Friday, November 27, 2015

Jon J. Whelan's STINK! proves a fine American answer to the European doc, Our Daily Poison

Important Update: 
STINK! hits VOD -- via Amazon, iTunes, 
Vudu, Google Play, and Vimeo -- on February 16, 2016.

Coming about five years behind a similarly-themed French/Belgian documentary, Our Daily Poison, the new American film STINK! attacks a problem all too relevant to how and why the population of the USA is living with (and dying from) the dangerous chemicals residing in just about everything we eat and wear and use in our daily life. Director and co-writer (with Bryan Gunnar Cole), Jon J. Whelan, after purchasing as a Christmas gift some children's pajamas for his daughters from the popular manufacturer, Justice, discovered that those PJs stank. Literally. Trying to determine what chemicals were used in the pajamas proved daunting and frustrating, with absolutely no help coming from the manufacturer.

Worse, when he had to pay for their chemical analysis himself, Whelan (shown at right) learned that, in addition to two known endocrine disruptors, the PJs contained an already-banned flame retardant. Out of all this has come one of the most important documentaries of the year, if not among the most artful. But what Stink! lacks in style and efficiency, it more than makes up for via the information presented and the accompanying, vital call to arms. Whelan lost his wife (and his two daughters their mother) to cancer some time back, and so the movie has at its core a personal element that adds sadness and grief to the proceedings. If the filmmaker concentrates a bit too much on that lost love (and he does), the lion's share of his film is devoted to letting us know how very little we know about what the products we use in our daily life actually contain.

He also fills us in on why we do not know this vital information: So in hock to lobbyists and moneyed interests is our Congress (not to mention the majority of our Supreme Court: Citizens United, anyone?) that even the FDA is not able to do the job for which it was created. We consumers, as this movie indelibly shows, are guinea pigs for industry. We end up doing the testing on the products that ought to have first been tested in laboratories. Oh, but that would cost the corporations extra money!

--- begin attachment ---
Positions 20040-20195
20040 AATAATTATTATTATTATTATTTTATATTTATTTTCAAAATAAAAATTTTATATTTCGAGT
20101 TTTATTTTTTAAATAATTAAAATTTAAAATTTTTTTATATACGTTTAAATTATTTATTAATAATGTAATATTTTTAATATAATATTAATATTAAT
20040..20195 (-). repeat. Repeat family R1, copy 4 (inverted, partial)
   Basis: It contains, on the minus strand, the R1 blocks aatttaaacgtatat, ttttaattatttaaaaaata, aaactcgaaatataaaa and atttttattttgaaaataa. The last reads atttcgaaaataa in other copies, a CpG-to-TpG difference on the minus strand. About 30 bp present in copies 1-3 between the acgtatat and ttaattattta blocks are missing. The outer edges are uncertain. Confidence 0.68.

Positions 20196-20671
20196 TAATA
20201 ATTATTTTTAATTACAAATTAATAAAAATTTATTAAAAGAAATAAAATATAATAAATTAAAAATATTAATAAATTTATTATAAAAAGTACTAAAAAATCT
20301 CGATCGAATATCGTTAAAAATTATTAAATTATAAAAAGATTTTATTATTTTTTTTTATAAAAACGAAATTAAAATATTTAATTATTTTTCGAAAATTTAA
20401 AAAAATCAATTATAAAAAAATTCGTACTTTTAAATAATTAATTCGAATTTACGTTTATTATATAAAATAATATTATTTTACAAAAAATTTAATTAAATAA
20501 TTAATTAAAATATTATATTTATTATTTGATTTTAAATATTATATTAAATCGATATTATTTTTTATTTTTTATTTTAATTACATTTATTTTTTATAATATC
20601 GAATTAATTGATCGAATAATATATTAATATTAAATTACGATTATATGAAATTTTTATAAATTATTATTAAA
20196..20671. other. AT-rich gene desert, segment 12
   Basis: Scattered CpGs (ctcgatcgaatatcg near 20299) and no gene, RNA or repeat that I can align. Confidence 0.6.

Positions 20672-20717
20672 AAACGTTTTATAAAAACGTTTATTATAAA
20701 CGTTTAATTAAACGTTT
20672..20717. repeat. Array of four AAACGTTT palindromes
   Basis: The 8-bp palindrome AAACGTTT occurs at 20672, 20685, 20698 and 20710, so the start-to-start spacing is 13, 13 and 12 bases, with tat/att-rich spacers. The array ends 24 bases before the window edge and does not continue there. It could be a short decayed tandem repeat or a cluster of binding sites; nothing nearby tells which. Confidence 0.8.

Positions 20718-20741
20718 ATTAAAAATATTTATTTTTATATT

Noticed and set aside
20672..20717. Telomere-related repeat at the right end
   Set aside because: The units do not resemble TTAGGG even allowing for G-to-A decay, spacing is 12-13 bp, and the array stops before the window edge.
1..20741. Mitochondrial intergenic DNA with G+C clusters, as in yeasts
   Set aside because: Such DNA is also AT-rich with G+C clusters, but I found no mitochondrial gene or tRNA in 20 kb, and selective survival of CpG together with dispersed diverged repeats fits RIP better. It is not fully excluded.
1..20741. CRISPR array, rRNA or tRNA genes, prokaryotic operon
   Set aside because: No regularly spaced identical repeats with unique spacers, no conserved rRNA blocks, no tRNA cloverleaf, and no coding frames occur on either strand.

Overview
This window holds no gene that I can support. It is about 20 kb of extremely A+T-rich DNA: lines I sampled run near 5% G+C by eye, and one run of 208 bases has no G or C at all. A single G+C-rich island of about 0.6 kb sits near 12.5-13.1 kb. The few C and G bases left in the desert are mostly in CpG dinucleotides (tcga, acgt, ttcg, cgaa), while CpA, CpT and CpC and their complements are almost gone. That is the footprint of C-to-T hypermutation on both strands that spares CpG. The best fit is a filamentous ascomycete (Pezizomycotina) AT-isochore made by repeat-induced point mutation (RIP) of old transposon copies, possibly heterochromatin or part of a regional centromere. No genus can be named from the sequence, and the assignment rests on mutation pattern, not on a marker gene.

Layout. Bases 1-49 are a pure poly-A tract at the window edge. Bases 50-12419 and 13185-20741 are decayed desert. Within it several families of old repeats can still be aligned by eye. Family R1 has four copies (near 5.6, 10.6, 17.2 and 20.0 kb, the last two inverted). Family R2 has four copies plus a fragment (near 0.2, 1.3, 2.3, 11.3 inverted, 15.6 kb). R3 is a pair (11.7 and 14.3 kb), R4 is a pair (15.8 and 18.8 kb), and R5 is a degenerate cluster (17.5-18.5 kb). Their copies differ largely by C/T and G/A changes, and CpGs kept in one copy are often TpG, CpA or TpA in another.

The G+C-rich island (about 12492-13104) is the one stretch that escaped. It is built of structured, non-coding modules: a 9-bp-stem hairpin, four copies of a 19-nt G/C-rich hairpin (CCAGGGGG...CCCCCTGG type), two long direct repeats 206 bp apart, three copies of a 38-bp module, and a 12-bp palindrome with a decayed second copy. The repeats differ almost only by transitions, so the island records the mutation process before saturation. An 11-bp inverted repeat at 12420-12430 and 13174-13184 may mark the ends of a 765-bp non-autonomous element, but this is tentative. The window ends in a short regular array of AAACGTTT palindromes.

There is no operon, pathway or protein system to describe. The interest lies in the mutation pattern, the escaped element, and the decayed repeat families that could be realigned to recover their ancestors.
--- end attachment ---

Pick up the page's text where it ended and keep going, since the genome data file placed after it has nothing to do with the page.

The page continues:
The ever-growing rise in autism, various cancers, reproductive problems, diabetes and obesity can all be traced to environmental factors. And while most industrialized nations try to protect their citizens from toxic chemicals, the USA does not bother with this. Instead it creates laws and loopholes whereby corporations prosper at the expense of citizens. Via a nice blend of history, statistics, snippets of various congressional hearings, talking head interviews, and folk who suffer from allergic reactions to smell (high-schooler Brandon is  one such fellow), a clear picture emerges of a country in thrall to consumerism with no real thought for the health of the consumer. "It's not a safety system," as one expert points out, "it's a marketing system."

The movie is occasionally clever and funny, too, as when Mr. Whelan decides to invent his own perfume (called Ignorance Is Bliss, below), stocking it with ingredients your won't want to know -- all of this quite legal. When we finally meet a storied lobbyist (Steve Rosario, above), and then a couple of our wealthy elected officials whom lobbyists have unduly influenced, your blood will really begin to boil. Whelan does a fine job of tracking and talking to these people, and listening to their "doublespeak" and "nonspeak" should make you wonder why those nuts-with-guns never seem to turn their weapons upon those who actually deserve it. Meeting Lance of New Jersey and Cal from California provides high-water marks in elected sleaze -- at least until Donald Trump reaches the Oval Office.)

Stink! is enough to get you off your ass and onto the streets in protest. Whelan even covers subjects like the chemicals involved in "fracking," as well as why even the state laws more restrictive-of-industry are now under fire from our bought-off Congress (which has in no way improved since the time of that earlier, excellent documentary, The Best Government Money Can Buy?). Opening today in New York City at the Cinema Village and on December 4 in Los Angeles at Laemmle's Music Hall, Stink!, running 91 minutes, ought to raise one -- and fast.

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